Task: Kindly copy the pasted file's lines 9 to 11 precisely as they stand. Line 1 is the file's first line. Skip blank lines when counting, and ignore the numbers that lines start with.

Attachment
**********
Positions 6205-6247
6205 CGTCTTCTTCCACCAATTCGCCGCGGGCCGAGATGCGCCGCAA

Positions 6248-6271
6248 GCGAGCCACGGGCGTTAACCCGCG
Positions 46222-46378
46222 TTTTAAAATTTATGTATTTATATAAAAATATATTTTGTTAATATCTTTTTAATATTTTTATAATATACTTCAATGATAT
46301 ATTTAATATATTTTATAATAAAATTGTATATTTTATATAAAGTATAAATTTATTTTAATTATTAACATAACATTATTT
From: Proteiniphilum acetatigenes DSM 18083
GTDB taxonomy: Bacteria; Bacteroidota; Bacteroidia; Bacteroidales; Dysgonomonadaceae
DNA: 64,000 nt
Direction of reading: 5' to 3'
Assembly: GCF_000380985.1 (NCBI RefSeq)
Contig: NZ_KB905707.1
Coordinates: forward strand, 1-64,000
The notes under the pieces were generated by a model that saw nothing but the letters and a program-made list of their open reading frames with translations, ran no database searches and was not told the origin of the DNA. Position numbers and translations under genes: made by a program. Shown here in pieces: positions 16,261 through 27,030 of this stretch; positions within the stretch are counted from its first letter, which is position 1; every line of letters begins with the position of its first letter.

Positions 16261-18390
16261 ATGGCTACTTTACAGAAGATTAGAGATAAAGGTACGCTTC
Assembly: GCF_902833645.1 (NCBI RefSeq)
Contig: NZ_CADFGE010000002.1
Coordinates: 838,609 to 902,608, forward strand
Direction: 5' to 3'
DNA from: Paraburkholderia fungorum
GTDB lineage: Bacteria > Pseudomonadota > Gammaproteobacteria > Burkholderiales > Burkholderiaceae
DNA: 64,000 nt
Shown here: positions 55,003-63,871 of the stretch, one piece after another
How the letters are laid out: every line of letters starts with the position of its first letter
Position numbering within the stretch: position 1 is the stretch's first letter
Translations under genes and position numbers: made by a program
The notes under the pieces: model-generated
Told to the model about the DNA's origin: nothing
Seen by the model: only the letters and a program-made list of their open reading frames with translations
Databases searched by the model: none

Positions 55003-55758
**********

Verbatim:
GTDB taxonomy: Bacteria; Bacteroidota; Bacteroidia; Bacteroidales; Dysgonomonadaceae
DNA: 64,000 nt
Direction of reading: 5' to 3'